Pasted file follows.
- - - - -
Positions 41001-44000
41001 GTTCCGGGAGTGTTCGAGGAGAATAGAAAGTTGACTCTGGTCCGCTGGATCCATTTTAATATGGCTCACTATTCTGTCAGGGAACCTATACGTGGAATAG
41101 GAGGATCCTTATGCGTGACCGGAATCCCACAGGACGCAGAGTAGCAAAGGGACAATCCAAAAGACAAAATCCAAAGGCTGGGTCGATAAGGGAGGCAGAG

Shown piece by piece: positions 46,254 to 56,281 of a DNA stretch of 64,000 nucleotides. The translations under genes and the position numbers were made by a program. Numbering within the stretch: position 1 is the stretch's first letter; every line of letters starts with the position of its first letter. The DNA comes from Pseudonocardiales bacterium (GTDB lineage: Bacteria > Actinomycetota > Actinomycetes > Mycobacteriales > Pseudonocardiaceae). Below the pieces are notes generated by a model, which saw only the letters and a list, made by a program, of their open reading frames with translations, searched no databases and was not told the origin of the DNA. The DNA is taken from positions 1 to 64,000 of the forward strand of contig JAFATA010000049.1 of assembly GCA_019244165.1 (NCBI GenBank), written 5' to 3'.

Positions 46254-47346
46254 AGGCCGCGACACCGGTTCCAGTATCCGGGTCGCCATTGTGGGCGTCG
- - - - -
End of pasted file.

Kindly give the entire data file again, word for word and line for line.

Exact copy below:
Positions 41001-44000
41001 GTTCCGGGAGTGTTCGAGGAGAATAGAAAGTTGACTCTGGTCCGCTGGATCCATTTTAATATGGCTCACTATTCTGTCAGGGAACCTATACGTGGAATAG
41101 GAGGATCCTTATGCGTGACCGGAATCCCACAGGACGCAGAGTAGCAAAGGGACAATCCAAAAGACAAAATCCAAAGGCTGGGTCGATAAGGGAGGCAGAG

Shown piece by piece: positions 46,254 to 56,281 of a DNA stretch of 64,000 nucleotides. The translations under genes and the position numbers were made by a program. Numbering within the stretch: position 1 is the stretch's first letter; every line of letters starts with the position of its first letter. The DNA comes from Pseudonocardiales bacterium (GTDB lineage: Bacteria > Actinomycetota > Actinomycetes > Mycobacteriales > Pseudonocardiaceae). Below the pieces are notes generated by a model, which saw only the letters and a list, made by a program, of their open reading frames with translations, searched no databases and was not told the origin of the DNA. The DNA is taken from positions 1 to 64,000 of the forward strand of contig JAFATA010000049.1 of assembly GCA_019244165.1 (NCBI GenBank), written 5' to 3'.

Positions 46254-47346
46254 AGGCCGCGACACCGGTTCCAGTATCCGGGTCGCCATTGTGGGCGTCG